Excerpted from the December 6 article "Conserving canvas: from tear-mending to 'mist lining’, conservators share their techniques," by Victoria Stapley-Brown for The Art Newspaper:
Conservation projects that
focus on the pigments of paintings tend to enthral the public, but
caring for the canvas itself is just as essential to a work’s survival.
That fact was brought home at the recent symposium Conserving Canvas,
hosted by Yale University’s Institute for the Preservation of Cultural
Heritage and funded by the Getty Foundation.
the last two or three decades, we’ve made leaps and bounds of advances
in technologies for cleaning paintings. There just hasn’t been as much
attention to the structural part,” says Cynthia Schwarz, the senior
associate curator of paintings at the Yale University Art Gallery. As a
result, the symposium, the first major international forum on the topic
in 45 years, drew around 370 experts from more than 25 countries.
last year as a grant programme and managed by Antoine Wilmering, a
senior programme officer at the Getty Foundation, Conserving Canvas
seeks to ensure that skills and methods are passed on in this crucial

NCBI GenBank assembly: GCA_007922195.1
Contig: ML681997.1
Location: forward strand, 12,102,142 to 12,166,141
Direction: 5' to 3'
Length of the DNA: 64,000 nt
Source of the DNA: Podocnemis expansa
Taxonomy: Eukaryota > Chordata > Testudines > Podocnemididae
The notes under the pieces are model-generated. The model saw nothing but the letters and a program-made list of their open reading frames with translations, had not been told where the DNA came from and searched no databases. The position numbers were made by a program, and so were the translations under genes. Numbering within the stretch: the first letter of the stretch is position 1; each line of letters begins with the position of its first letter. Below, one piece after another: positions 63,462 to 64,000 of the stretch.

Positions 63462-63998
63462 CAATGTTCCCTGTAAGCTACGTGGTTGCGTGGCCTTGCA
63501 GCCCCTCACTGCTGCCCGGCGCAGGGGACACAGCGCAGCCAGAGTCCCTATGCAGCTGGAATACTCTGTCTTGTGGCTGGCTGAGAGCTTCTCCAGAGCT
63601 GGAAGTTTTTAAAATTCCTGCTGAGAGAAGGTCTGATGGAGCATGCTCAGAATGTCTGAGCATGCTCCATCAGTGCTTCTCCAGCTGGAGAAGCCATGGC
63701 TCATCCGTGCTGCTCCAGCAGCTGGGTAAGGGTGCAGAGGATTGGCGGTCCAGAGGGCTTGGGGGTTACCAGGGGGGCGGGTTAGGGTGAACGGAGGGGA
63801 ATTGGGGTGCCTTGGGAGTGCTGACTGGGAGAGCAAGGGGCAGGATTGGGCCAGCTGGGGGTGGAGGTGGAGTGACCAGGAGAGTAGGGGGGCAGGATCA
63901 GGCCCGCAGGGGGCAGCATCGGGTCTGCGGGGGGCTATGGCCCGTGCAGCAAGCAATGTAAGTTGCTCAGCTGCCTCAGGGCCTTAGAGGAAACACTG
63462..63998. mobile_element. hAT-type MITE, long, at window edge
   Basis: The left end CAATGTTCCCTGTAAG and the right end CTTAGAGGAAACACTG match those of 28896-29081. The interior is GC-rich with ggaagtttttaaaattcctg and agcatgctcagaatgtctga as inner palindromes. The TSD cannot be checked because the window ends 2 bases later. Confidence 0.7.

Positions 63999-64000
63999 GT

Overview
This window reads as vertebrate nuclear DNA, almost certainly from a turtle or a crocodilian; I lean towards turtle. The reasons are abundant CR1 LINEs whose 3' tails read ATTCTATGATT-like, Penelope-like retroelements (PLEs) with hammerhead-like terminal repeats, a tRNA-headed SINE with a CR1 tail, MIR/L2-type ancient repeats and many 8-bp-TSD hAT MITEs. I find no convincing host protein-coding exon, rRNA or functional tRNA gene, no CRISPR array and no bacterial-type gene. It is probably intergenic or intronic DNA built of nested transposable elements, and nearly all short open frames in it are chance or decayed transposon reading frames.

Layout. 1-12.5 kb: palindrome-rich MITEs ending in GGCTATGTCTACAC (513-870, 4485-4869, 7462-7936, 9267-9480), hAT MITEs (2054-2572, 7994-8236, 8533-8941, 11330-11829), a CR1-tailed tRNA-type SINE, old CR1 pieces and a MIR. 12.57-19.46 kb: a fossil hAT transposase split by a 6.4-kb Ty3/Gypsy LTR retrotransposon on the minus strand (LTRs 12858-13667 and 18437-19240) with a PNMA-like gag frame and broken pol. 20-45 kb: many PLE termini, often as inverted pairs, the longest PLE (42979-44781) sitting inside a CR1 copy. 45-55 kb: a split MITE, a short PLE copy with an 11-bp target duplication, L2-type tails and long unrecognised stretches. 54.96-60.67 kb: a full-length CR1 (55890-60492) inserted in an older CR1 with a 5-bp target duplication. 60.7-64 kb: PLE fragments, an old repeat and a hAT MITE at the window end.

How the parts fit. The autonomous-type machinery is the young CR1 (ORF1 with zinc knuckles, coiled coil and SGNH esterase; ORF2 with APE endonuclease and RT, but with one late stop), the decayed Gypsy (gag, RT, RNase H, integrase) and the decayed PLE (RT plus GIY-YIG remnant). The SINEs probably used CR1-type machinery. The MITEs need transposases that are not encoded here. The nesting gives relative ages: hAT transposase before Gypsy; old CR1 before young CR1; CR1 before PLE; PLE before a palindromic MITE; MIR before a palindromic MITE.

area. Wilmering began contacting museum conservators in 2017 to identify
common concerns, and learned that skills in the field of canvas
restoration were disappearing.
the 1980s, conservators have shifted away from the technique of
lining—affixing a second fabric support to the back of a painted canvas,
which can stabilise a work or repair damage—and opted for less invasive
techniques such as tear mending, Wilmering says. Nonetheless,
conservators need to understand the technical issues around linings, if
only to recognise when they need to be replaced, he says. Using a
wax-resin adhesive to attach the lining, which can darken the paint or
flatten impasto if poorly executed, has largely been abandoned, but
“it’s really important to understand how it was done and why it was done
so that we can treat things going into the future”, Schwarz says. . . .